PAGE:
December 17, 2014

Review: Captain Underpants and the Tyrannical Retaliation of the Turbo Toilet 2000

Captain Underpants Book eleven in the Captain Underpants series
By Dav Pilkey
Available now from Scholastic
Review copy

The Captain Underpants novels have been a perennial favorite of kids since the first one came out in 1997.  Dav Pilkey writes and illustrates these tales of two fourth graders, their principal cum Captain Underpants, and various fiendish foes.

CAPTAIN UNDERPANTS AND THE TYRANNICAL RETALIATION OF THE TURBO TOILET 2000 showcases, obviously, the return of the Turbo Toilet 2000.  The first couple of chapters make light of the fact that this series now has a fairly complicated mythology and consequences that stretch out between several books.  But there is a decent amount of recapping for forgetful readers or for those who pick up a book in the series at random.

The illustrations are as simply charming as ever, and the text is quite funny.  (I particularly like the joke about a "flush wound.")  The flip-o-rama action is terrific low-budget, self-powered animation.  If you're not afraid of a little potty humor, this is a great series for kids.  (Who, let's face it, will love the potty humor.)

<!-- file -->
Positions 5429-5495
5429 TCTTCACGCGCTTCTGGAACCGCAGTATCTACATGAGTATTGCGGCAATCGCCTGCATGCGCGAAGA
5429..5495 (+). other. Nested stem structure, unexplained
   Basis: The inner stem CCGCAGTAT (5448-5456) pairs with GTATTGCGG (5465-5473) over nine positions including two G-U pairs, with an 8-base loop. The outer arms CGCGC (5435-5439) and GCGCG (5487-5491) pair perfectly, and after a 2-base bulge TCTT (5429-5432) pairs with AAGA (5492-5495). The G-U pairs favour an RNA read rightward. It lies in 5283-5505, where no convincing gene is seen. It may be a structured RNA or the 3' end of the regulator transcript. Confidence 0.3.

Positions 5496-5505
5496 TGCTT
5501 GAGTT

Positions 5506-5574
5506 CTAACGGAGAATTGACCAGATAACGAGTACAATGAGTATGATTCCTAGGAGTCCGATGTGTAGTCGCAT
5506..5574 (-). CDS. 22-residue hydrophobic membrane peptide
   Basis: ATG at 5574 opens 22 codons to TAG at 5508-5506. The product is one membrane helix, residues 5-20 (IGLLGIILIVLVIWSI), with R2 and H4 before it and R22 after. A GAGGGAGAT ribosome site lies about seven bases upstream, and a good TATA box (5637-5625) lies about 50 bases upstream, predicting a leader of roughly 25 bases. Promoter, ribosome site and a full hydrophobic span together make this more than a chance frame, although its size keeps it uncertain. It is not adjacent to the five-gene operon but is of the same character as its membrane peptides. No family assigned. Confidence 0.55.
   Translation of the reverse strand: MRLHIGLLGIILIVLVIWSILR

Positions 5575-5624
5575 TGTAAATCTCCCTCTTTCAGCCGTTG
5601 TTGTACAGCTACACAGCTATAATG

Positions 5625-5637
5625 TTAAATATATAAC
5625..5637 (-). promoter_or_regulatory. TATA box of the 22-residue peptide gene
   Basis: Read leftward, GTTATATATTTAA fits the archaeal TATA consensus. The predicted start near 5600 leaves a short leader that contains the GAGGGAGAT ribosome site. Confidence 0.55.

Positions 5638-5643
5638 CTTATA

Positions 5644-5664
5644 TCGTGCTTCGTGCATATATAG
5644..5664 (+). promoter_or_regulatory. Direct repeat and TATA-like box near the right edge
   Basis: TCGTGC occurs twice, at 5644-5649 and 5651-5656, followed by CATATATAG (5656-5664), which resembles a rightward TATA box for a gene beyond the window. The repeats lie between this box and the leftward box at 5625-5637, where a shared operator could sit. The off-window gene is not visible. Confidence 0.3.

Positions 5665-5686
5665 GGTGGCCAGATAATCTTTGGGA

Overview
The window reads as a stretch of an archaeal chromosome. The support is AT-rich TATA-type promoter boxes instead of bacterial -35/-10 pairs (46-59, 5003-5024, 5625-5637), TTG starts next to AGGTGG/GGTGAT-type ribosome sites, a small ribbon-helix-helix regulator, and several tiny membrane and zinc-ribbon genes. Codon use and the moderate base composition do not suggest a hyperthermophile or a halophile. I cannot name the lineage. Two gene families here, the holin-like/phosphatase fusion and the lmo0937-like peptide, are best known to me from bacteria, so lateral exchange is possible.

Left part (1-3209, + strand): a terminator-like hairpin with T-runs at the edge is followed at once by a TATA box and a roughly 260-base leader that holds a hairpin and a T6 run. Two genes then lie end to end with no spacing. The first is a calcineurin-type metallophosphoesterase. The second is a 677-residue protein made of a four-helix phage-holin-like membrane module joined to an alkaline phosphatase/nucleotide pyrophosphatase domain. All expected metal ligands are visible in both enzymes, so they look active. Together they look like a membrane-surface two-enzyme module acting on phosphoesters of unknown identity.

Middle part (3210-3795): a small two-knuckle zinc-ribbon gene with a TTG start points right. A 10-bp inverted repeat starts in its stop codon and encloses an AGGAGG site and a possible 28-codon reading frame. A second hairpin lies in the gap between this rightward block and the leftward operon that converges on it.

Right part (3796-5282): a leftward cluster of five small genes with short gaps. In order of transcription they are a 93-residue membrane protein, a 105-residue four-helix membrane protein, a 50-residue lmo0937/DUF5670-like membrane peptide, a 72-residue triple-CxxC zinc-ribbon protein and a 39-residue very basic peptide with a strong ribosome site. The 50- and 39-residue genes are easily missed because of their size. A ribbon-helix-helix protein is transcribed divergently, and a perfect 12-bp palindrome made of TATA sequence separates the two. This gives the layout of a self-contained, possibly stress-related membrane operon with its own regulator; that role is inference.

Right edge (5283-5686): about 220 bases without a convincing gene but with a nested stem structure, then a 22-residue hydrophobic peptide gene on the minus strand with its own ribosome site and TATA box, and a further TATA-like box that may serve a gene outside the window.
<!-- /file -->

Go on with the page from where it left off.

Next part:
I must admit, I did find part of CAPTAIN UNDERPANTS AND THE TYRANNICAL RETALIATION OF THE TURBO TOILET 2000 not funny.  Some of the antics get the principal put in a mental hospital.  It isn't quite mental illness played for laughs, but it's close.  However, it could be a chance to talk to your children about why resources for mental health are important.

This silly series is still going strong eleven books in.

December 16, 2014

Review: Glory O'Brien's History of the Future

Glory O'Brien By A.S. King
Available now from Little, Brown BFYR (Hachette)
Review copy
See my A.S. King tag

A.S. King has frequently dabbled in magical realism, and GLORY O'BRIEN'S HISTORY OF THE FUTURE brings that aspect of her style to the fore.  When Glory and her 'best friend' Ellie drink a petrified bat (long story), they start seeing visions when they look at people.  Ellie mostly sees domestic histories, but Glory sees a war coming in fifty years - a war over women's right to work, among some other women's rights.

Her work with character is as on point as ever.  Glory has just graduated high school and intends to take a gap year.  Already unsure of what she wants to do next, the fact that she doesn't see anything about her own future deepens her worries about her path in life.  She becomes obsessed with a journal that her mother left behind after committing suicide, a tome full of musings and (haunting) photos and family secrets.  The past, the present, and the future intermingle as Glory discovers all sorts of new connections between the people in her town.

Back to those scare quotes around best friend.  Ellie is a member of a commune run by her mother.  She and Glory haven't truly been close since she left to be homeschooled, but Ellie clings to Glory as her connection to life outside.  Glory is uncomfortable with the divide between them, especially Ellie's greater experience with boys.  I really liked how King explored the fraught relationship between the girls, and what the way they related to each other and their powers meant about them as people.